Build/upgrade quests were interspersed with Attack quests where we’d have to train troops and send them out to attack an Oasis. Each time our units were obliterated, but we got a reward for it and unlocked the next quest so it was at least meaningful. Combat isn’t much beyond selecting the target we wanted to attack and then choosing our troops, there’s no strategy beyond that and the game calculates your win/loss based on your forces vs the defending forces.

We also had Adventure quests over and over for our Hero, again they are a lot less fun than they sound and were a single button click to send our Hero character out on an adventure. He’d come back with different items and pick up some XP, but there was little else to the feature other than giving another menu to click.

About forty minutes into the game everything started to really slow down. We’d gotten through the quests that we could with the rest having multiple pre-requisites, the two slow construction queue was always full with a building or upgrade, and the time it was taking to complete things was taking around an hour. On top of this we were running low on most of our resources so also had to wait for natural production as our quests were locked up so we didn’t have an instant resource income anymore. Now instead of playing the game for an hour we were reduced to playing it for a few minutes, queuing some new buildings, sending our Hero on a new adventure, and then not playing for a few hours at a time.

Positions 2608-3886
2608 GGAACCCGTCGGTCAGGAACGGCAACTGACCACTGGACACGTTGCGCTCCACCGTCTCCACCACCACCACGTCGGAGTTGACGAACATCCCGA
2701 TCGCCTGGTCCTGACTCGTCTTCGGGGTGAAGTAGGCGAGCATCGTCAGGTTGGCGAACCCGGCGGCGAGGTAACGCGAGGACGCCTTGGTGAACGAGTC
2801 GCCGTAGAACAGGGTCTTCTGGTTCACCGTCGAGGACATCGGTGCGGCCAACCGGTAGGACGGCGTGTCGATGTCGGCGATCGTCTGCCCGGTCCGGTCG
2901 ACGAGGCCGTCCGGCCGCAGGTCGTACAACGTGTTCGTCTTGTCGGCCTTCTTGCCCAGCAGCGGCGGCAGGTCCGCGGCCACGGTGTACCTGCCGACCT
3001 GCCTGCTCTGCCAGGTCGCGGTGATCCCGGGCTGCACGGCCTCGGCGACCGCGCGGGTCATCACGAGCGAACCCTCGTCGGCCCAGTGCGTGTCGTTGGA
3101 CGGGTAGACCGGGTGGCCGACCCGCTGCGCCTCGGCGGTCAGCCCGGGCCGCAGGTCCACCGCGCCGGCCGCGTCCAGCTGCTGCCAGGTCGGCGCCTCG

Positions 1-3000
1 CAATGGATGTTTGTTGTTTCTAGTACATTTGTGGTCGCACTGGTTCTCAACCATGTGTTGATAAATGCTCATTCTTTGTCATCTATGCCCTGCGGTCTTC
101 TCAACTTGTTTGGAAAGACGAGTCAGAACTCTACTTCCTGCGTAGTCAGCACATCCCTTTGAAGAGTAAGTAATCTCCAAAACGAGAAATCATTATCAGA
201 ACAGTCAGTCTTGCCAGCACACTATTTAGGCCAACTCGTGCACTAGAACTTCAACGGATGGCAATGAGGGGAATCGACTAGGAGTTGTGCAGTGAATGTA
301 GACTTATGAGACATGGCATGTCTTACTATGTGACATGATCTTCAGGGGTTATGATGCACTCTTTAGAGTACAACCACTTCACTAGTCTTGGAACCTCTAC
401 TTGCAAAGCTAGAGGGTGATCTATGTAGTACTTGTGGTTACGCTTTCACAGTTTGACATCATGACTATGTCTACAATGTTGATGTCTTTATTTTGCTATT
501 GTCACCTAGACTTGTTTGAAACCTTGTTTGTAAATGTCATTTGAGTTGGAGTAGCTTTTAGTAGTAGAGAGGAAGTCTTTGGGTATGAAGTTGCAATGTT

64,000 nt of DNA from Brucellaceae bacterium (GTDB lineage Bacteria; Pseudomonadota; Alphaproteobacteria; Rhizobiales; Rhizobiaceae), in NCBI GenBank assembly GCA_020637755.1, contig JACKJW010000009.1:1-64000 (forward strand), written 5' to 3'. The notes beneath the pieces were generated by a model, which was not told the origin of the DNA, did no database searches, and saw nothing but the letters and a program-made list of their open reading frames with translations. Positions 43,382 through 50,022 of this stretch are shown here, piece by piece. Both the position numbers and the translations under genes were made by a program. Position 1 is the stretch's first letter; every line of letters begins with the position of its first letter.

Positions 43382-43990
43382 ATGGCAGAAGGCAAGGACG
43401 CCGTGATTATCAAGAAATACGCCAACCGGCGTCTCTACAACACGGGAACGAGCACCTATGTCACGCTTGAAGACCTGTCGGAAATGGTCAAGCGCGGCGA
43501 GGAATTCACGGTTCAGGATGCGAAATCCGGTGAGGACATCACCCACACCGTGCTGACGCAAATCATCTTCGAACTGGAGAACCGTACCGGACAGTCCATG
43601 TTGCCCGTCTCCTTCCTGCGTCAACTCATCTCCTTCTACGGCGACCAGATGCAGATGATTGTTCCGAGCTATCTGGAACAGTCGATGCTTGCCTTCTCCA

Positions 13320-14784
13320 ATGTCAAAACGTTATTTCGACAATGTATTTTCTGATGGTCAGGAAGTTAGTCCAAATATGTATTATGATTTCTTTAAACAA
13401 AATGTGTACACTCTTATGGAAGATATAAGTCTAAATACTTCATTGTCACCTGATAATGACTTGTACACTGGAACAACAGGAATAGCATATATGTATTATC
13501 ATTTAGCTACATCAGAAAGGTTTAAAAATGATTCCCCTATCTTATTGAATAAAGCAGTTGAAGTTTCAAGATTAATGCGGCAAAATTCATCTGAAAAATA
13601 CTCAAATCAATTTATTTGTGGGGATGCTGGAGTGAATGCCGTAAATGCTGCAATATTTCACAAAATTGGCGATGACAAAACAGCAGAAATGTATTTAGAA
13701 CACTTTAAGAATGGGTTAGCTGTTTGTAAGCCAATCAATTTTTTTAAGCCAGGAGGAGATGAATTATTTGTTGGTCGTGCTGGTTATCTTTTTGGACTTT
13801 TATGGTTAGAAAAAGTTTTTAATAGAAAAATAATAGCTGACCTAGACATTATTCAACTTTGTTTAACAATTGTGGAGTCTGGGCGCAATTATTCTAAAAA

The main premise of the game for an individual’s goals is to build up your village and then expand by creating settlers and then managing a new village, or using your troops to take over another player’s village. The more villages you have and the higher they are upgraded, the more points a player earns and they increase their position on the leaderboard. However, the ultimate goal on the normal servers is to be the first to construct a World Wonder, which takes millions of resources and hours of in-game building. It’s a task way too big for any single player and so tribes band together in Alliances and work in coop with each other. The first to build a Wonder wins the game and the server resets; typically it takes just short of a year for this to happen.

Fire and Sand does things quite differently. On this server there are no World Wonders, instead player Alliances battle to control regions by having at least 50% of a regions population under their control. There are over 80 regions to control in the world and by holding one it grants an Alliance Victory Points; after 200 days of gameplay the Alliance with the most Victory Points is the winner.

The end-game sounds fun, it sounds social, it sounds like there’s a lot of management to keep you involved and give you lots to do when you play. Unfortunately that’s the end game. The early game for new players gives you very little to do, it’s an odd mix of being casual in that you don’t have to sit there and play for hours, but you do still need to check in every hour to keep your village running at maximum efficiency, so it ends up being just as demanding of your time. For us a faster paced early game and a more interesting combat system would definitely do wonders for the game, but outside of that Travian Legend is undoubtedly a popular title and is one of the better war strategies out there.